The military went all-volunteer after Vietnam. Why? Career military members did not like draftees, who didn’t want to be there. (Draftees like me often made that clear. We did our jobs, but there was no love lost.) I believe that the draft ensured that the public was aware and tuned in. I also believe that a mandatory public service program, military or otherwise, teaches a sense of civic duty and public service, much lacking in our country today. It certainly had that effect on me. Skin in the game ensures an eye on the ball. In my view, that is critical for a functional democracy.
John F. Hetterick, Plymouth
Inquisitive adopted children should not be fully unhindered
I read with interest an Aug. 26 letter writer’s experience as a “search angel” for her three adopted children. She was lucky that all three mothers were receptive to meeting their children. She is a unique person, and I applaud her. However, not all birth mothers want to be revealed. By the same token, not all adoptive parents want their children to be “found.”
As a birth mother who has had a successful reunion with my birth daughter, I feel I can offer my perspective with some authority.
I do not believe all birth records should be turned over to inquisitive adopted children. I do believe that when a request is made through the adoption agency, every effort should be made to locate the birth mother and ask her if she wants to meet her birth child. If not, it would be respectful of the birth mother to at least offer any pertinent medical history that could affect the birth child’s future. At that point, the adoptee and their family should respect the birth mother’s wishes and stand down.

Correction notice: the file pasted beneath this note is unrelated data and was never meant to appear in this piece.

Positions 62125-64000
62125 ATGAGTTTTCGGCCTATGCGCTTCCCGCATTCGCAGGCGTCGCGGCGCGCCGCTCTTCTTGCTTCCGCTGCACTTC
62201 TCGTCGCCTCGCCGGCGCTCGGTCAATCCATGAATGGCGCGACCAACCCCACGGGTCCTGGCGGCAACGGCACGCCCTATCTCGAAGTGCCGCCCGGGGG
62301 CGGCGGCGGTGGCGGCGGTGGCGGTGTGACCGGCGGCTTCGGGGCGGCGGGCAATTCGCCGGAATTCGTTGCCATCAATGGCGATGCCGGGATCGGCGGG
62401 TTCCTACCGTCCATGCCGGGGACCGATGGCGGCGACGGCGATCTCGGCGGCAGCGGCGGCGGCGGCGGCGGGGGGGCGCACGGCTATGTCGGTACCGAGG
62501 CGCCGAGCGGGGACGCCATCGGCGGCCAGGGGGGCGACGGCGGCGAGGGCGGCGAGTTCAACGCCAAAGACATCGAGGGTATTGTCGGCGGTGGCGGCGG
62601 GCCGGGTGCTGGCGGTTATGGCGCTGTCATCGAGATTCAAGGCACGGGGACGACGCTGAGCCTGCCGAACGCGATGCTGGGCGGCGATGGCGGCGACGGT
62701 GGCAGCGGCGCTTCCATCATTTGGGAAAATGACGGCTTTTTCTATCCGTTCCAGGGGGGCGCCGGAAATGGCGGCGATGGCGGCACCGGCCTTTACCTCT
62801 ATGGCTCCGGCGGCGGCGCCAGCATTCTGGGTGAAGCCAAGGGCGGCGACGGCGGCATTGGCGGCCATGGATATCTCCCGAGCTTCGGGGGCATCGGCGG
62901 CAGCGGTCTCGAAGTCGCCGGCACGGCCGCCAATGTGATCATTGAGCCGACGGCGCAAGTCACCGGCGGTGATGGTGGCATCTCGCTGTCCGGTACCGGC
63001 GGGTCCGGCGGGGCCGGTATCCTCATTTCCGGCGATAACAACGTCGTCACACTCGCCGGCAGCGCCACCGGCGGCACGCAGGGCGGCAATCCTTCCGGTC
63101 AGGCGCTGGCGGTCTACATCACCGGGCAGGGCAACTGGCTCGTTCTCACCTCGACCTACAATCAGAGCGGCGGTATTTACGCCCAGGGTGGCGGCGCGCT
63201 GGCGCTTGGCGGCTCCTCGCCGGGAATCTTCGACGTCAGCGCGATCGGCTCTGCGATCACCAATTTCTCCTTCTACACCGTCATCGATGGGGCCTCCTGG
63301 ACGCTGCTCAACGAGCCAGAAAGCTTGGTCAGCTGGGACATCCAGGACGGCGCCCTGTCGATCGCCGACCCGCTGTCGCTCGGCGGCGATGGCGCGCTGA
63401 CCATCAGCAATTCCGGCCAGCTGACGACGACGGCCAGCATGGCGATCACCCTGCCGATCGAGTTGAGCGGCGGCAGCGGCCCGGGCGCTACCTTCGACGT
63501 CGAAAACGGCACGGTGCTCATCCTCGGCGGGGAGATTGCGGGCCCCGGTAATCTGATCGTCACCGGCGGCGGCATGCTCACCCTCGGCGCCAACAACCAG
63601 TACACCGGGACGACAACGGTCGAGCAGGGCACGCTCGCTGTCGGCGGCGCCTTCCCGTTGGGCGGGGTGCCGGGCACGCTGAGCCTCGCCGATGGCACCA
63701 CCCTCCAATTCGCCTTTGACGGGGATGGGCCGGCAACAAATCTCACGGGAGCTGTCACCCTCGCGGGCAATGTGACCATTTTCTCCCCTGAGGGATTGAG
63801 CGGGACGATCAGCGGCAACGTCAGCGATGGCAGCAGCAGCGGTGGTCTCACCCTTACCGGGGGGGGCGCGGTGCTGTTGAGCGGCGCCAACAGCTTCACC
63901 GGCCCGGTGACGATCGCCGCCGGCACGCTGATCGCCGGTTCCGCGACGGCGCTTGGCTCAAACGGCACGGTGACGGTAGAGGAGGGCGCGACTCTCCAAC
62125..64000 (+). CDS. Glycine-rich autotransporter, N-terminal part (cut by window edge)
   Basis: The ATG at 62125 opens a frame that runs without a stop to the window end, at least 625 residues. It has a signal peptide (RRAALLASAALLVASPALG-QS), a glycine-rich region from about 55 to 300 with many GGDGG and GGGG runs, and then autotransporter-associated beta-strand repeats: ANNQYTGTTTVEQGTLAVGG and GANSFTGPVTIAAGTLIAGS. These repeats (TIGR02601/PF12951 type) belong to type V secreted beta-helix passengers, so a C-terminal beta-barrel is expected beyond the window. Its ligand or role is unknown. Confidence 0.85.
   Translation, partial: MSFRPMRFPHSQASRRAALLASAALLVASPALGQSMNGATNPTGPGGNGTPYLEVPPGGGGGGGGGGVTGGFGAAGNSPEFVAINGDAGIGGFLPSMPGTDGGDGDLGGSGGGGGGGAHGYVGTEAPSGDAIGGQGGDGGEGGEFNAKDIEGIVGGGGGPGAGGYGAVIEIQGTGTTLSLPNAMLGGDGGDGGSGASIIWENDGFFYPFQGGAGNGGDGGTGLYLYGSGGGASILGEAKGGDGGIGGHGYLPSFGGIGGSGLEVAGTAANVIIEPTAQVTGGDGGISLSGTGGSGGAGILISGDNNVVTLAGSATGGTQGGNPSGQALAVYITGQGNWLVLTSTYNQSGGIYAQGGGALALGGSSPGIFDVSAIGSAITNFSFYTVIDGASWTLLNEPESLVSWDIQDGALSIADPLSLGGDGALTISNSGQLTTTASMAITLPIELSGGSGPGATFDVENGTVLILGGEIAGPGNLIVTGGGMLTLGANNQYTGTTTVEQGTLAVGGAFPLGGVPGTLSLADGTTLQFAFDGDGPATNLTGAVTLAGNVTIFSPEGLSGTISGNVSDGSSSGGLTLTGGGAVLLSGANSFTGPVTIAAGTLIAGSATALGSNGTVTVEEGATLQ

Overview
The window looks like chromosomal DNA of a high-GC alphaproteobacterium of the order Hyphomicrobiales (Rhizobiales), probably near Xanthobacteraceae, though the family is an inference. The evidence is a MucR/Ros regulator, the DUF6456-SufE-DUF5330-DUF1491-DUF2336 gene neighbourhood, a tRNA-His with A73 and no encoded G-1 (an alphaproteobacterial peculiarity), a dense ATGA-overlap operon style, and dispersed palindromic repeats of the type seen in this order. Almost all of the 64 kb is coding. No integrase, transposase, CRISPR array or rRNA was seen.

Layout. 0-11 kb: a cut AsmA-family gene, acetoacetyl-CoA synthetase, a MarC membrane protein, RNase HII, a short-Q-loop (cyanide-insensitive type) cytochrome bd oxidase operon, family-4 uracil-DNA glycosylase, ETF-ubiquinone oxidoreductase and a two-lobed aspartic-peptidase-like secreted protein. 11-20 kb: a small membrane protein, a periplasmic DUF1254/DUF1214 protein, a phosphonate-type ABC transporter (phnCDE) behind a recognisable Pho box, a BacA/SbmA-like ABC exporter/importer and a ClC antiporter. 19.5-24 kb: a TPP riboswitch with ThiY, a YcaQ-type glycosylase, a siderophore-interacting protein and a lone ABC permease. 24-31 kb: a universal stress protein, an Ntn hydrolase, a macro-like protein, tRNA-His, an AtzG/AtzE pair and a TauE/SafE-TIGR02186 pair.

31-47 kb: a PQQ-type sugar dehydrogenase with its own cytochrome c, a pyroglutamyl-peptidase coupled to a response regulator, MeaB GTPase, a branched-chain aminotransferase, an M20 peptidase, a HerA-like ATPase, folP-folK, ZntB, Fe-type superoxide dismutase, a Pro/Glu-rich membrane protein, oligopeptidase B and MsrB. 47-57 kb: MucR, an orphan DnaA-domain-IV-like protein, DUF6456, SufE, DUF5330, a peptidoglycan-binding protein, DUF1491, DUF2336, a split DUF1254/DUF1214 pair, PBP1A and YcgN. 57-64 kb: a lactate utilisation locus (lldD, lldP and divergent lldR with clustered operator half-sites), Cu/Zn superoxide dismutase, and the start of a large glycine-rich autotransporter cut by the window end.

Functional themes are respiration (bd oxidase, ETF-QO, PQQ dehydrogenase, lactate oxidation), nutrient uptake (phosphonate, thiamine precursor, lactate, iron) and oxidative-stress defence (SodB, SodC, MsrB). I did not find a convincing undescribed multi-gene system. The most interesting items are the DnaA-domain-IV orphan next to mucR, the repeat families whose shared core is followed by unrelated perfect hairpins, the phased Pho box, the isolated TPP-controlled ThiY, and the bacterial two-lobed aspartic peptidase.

Karen Robideau, Chaska
CIVIL WAR MONUMENTS
It is proper that nation evolves, but let us do it with empathy
I see that in Charlottesville, Va., the statue of Gen. Robert E. Lee has been shrouded from sight, subject to later removal. I also see that a new monument is being erected to the Rev. Martin Luther King Jr. in Atlanta. This is as it should be; moreover, this should have been a done deal 150 years ago. The states that joined in rebellion should never have been allowed to glorify that act any more than a common murderer should be allowed, upon his release, to brag and put up billboards glorifying his crime. It may not be illegal, but it is wrong.